The way to report a concern is either to your local Centre’s Safeguarding officer, or to the overall Safeguarding team via our secure email: safeguarding [at] triratna.community. This is shown in red at the top of every page in the Triratna section of The Buddhist Centre Online website.
Who are the Ethics kula and Safeguarding team?
As Triratna’s overall Safeguarding officer, I set up Triratna’s Ethics kula in January 2017 to ensure that serious ethical questions could be addressed at a more senior level where they went beyond the remit of the Safeguarding team; for example where an ethical concern had implications for a person’s membership of the Order.
The Kula presently comprises Ratnadharini (Chair of the College of Public Preceptors), Saddhaloka (former Chair of the College) and Aryajaya and Lokeshvara (Order convenors), Jnanasiddhi (Triratna Restorative kula) as well as the Triratna Safeguarding Team: me and our volunteer Safeguarding adviser, Amaladipa, who is very senior in the criminal justice system in Britain. College members Punyamala and Jnanavaca will join soon.
The Kula reviews new or updated documents and ensures that matters brought to them via the Safeguarding team are dealt with in the most appropriate manner, whether they require formal disciplinary action or a simple referral to the Triratna Restorative kula.
Triratna Safeguarding team (part of the Triratna Ethics Kula)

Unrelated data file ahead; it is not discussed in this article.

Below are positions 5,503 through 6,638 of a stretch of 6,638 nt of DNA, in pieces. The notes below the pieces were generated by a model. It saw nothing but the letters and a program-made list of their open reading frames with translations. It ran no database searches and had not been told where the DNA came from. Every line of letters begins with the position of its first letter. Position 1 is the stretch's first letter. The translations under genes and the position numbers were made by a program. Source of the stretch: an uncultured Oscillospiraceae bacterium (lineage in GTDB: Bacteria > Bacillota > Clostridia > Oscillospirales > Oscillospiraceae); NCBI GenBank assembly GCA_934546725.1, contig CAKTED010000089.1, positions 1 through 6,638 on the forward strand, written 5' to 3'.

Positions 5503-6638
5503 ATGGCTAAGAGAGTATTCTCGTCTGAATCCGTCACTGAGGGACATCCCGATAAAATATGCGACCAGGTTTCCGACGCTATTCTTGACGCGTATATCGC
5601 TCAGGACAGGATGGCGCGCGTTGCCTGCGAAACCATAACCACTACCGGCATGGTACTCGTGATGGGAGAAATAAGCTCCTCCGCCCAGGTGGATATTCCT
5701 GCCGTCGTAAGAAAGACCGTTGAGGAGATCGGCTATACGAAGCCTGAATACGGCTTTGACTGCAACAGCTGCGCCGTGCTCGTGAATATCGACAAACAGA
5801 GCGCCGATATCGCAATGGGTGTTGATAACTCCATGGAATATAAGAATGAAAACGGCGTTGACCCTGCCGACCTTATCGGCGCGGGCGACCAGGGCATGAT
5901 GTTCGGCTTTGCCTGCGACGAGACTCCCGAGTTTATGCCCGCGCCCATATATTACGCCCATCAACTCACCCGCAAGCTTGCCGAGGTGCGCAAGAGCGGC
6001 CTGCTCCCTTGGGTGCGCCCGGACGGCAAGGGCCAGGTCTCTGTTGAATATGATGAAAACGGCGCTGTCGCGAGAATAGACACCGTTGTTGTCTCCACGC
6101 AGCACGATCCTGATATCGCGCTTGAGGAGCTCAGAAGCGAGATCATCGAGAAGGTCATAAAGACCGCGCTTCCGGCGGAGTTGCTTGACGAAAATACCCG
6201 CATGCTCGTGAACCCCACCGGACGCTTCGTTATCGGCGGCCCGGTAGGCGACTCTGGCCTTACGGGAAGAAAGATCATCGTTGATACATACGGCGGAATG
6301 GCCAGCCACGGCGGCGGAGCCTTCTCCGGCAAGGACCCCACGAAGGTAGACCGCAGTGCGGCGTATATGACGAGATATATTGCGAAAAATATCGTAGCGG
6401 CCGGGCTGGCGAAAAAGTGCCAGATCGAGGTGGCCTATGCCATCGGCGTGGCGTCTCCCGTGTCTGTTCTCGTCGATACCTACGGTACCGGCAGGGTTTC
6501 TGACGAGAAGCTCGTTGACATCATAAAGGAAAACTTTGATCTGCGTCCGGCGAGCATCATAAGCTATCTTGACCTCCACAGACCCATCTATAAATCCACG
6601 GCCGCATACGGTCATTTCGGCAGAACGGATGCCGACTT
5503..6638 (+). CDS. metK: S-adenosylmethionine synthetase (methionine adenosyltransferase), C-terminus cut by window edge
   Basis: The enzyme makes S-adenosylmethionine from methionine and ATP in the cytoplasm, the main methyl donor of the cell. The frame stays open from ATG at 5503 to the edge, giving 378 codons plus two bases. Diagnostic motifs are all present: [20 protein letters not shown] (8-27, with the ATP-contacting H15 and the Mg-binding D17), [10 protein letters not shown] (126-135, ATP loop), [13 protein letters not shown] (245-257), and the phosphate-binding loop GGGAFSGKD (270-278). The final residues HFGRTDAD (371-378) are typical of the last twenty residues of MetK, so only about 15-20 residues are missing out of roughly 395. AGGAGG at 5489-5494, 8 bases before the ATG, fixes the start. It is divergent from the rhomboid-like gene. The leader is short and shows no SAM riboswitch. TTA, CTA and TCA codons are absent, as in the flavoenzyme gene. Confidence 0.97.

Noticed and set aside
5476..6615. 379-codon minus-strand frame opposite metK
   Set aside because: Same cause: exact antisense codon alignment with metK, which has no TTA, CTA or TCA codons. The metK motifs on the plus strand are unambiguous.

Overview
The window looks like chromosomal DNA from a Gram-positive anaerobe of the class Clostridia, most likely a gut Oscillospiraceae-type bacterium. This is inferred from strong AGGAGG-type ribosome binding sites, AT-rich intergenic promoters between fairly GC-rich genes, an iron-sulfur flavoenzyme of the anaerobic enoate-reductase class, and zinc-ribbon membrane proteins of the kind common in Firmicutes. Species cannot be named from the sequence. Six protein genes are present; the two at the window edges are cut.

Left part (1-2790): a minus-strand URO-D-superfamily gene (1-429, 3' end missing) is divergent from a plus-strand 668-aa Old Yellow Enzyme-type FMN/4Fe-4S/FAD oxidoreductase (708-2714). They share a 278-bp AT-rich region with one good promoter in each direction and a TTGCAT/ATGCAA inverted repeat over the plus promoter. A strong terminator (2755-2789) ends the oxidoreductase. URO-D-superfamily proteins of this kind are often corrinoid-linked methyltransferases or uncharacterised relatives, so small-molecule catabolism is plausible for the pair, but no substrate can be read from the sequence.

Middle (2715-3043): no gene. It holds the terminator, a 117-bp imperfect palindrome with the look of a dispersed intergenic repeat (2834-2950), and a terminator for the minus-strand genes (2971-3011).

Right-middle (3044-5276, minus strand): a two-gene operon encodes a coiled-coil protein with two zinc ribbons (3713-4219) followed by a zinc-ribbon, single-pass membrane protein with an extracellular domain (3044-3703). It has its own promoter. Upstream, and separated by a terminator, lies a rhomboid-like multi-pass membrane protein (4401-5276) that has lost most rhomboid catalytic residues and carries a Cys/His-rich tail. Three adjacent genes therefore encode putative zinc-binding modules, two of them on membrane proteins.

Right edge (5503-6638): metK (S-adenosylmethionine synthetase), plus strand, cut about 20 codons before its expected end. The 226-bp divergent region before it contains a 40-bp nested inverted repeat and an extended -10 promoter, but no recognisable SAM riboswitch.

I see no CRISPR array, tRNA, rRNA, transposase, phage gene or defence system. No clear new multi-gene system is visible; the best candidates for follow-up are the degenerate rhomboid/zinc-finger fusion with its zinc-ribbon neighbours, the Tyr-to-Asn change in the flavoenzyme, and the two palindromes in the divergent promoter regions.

Read more about Safeguarding and Ethical guidelines in Triratna.
Read more about Restorative process in Triratna.
|Triratna Model Child protection policy 2020||174.67 KB|
|Triratna Model Child Protecction Code of Conduct 2020||51.34 KB|
|Triratna Model Safeguarding adults policy 2020||142.74 KB|
We are very happy to announce the public ordination of ex-Gus Miller took place on Sunday 5th April at the London Buddhist Centre.
The ordination was not public, but was live-streamed (you can see it here).
Gus becomes Sthiramanas, a Sansksrit name meaning Steadfast Mind. (Registered spelling Sthiramanas.)
Maitreyabandhu was his private preceptor and Paramabandhu was his public preceptor.
Sadhu! Sadhu! Sadhu!
The Abhayaratna Trust is responding to the financial hardship resulting from the spread of Covid-19 by offering short term relief through cash grants of up to £500 per Order member as support at this time.
Many Order members are self-employed and the sudden loss of income has left some of them without the resources to pay food and utility bills and with rent shortfalls. Access to state benefits can be too slow or not available in many countries.
So if you are an Order member who is struggling financially and would be helped by a cash grant, you can now apply online for support.
Apply to the Abhayaratna Trust’s Coronavirus grants scheme
This is a quote from one Order member who recently received a grant from The Abhayaratna Trust:
Also, as a small charity, The Abhayaratna Trust are appealing for donations to help them meet the need for these grants. If they are able to raise £10,000 they will be able to make urgent grants available to an additional 20-25 Order members worldwide.
Donate towards the Abhayaratna Trust grants scheme
Alternatively you can jinavamsa [at] abhayaratnatrust.org.uk (email Jinavamsa) , Communications Support, for information on other ways to give.
We are delighted to announce that Itir Binay from Melbourne, Australia was publicly ordained in Melbourne on Saturday 28th March, 2020.
Ex-Itir becomes Varadhī. Her name means ”She who has the highest wisdom”. (Westernised spelling: Varadhi). Her Public Preceptor is Maitripala and her Private Preceptor is Chittaprabha.